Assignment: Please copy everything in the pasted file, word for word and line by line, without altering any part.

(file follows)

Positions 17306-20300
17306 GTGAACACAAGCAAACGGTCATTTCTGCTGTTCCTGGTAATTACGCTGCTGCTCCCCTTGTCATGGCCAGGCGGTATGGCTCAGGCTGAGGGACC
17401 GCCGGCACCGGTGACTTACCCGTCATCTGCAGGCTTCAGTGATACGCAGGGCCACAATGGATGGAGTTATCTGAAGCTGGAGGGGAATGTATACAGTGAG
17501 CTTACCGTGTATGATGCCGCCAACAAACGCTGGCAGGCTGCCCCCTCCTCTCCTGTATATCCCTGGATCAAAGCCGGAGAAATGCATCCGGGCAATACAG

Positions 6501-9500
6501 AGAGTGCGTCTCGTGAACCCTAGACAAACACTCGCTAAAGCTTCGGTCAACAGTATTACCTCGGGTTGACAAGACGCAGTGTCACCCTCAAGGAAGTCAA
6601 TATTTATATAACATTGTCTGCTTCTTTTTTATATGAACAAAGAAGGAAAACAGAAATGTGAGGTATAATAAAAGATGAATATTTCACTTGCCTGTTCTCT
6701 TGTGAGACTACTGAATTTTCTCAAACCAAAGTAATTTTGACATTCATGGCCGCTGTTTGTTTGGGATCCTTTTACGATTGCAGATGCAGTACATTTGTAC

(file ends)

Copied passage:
Positions 17306-20300
17306 GTGAACACAAGCAAACGGTCATTTCTGCTGTTCCTGGTAATTACGCTGCTGCTCCCCTTGTCATGGCCAGGCGGTATGGCTCAGGCTGAGGGACC
17401 GCCGGCACCGGTGACTTACCCGTCATCTGCAGGCTTCAGTGATACGCAGGGCCACAATGGATGGAGTTATCTGAAGCTGGAGGGGAATGTATACAGTGAG
17501 CTTACCGTGTATGATGCCGCCAACAAACGCTGGCAGGCTGCCCCCTCCTCTCCTGTATATCCCTGGATCAAAGCCGGAGAAATGCATCCGGGCAATACAG

Positions 6501-9500
6501 AGAGTGCGTCTCGTGAACCCTAGACAAACACTCGCTAAAGCTTCGGTCAACAGTATTACCTCGGGTTGACAAGACGCAGTGTCACCCTCAAGGAAGTCAA
6601 TATTTATATAACATTGTCTGCTTCTTTTTTATATGAACAAAGAAGGAAAACAGAAATGTGAGGTATAATAAAAGATGAATATTTCACTTGCCTGTTCTCT
6701 TGTGAGACTACTGAATTTTCTCAAACCAAAGTAATTTTGACATTCATGGCCGCTGTTTGTTTGGGATCCTTTTACGATTGCAGATGCAGTACATTTGTAC